And with the reduced scheduling, back when we opened, I think it was June 16th was my first day back. It was just us doctors, there were no students there yet. So it was one-on-one, kind of non-traditional for academia, but one-on-one, we call it direct care. Where the schedule was so reduced that although I wanted to keep it short because of COVID and everything, I still, throughout the exam, was able to connect more and really get to know my patients a lot more, just from it being us two in the room. So having that time spent really allowed more time to converse and to get to know them. And that all comes down to me wanting the patients to never feel like a subject of just a pair of eyes. I want them to know that I'm viewing them as a whole person.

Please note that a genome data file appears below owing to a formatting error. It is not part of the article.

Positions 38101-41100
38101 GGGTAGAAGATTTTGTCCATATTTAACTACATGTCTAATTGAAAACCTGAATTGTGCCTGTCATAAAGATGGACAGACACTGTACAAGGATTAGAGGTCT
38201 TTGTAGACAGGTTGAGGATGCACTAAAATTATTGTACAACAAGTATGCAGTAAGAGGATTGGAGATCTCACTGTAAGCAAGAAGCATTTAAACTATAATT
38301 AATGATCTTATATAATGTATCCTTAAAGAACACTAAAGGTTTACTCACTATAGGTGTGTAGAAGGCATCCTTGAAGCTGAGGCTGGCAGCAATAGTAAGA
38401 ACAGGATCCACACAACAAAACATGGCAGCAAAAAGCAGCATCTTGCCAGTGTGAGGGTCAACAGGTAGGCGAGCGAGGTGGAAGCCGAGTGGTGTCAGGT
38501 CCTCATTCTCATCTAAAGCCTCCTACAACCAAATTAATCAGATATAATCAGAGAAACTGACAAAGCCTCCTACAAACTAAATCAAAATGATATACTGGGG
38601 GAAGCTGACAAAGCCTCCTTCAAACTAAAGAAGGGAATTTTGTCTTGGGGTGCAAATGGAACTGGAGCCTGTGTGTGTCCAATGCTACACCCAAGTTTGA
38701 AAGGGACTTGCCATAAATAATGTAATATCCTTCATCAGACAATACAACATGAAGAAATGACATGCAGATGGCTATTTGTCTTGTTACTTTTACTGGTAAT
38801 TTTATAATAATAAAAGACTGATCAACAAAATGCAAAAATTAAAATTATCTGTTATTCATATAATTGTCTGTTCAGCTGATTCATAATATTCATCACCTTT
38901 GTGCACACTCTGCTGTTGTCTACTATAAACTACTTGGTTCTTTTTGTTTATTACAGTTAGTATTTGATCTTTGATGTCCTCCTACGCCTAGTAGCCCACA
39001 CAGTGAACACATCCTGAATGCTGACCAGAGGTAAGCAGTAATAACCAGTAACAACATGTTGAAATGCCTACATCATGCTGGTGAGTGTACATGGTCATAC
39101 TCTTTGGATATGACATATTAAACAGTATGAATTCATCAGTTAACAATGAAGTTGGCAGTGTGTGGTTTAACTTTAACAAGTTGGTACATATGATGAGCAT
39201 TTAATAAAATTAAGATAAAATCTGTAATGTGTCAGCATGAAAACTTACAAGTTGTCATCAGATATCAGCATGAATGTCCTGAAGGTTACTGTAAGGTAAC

When I consider treatment, I'm acknowledging that if for an eye drop, for instance, that's an expense each month that they now have to use, and this is going to be something that they need to do daily. And I want to make sure that it's as undisruptive as possible. On the other end of that, with the teaching aspect, for some time I've definitely gained a sense for when a student may not be fully understanding something.
Even with the masks on you get a bit of a deer in the headlights. And I always look at that as a great opportunity to ensure that by the end of this exam, or the end of the day, that they fully understand it and that they're smarter and more knowledgeable because of it. I've heard the phrase a few times at the end of a quarter rotation, I've learned so much Dr. Meagher, and that's really the most rewarding and really priceless to me. I feel like it's what motivates me, and gets me up each day. Because of that, I never really dread coming into work. And it's pretty safe to say that I never have a case of the Mondays. So overall I feel really fortunate to be in this position.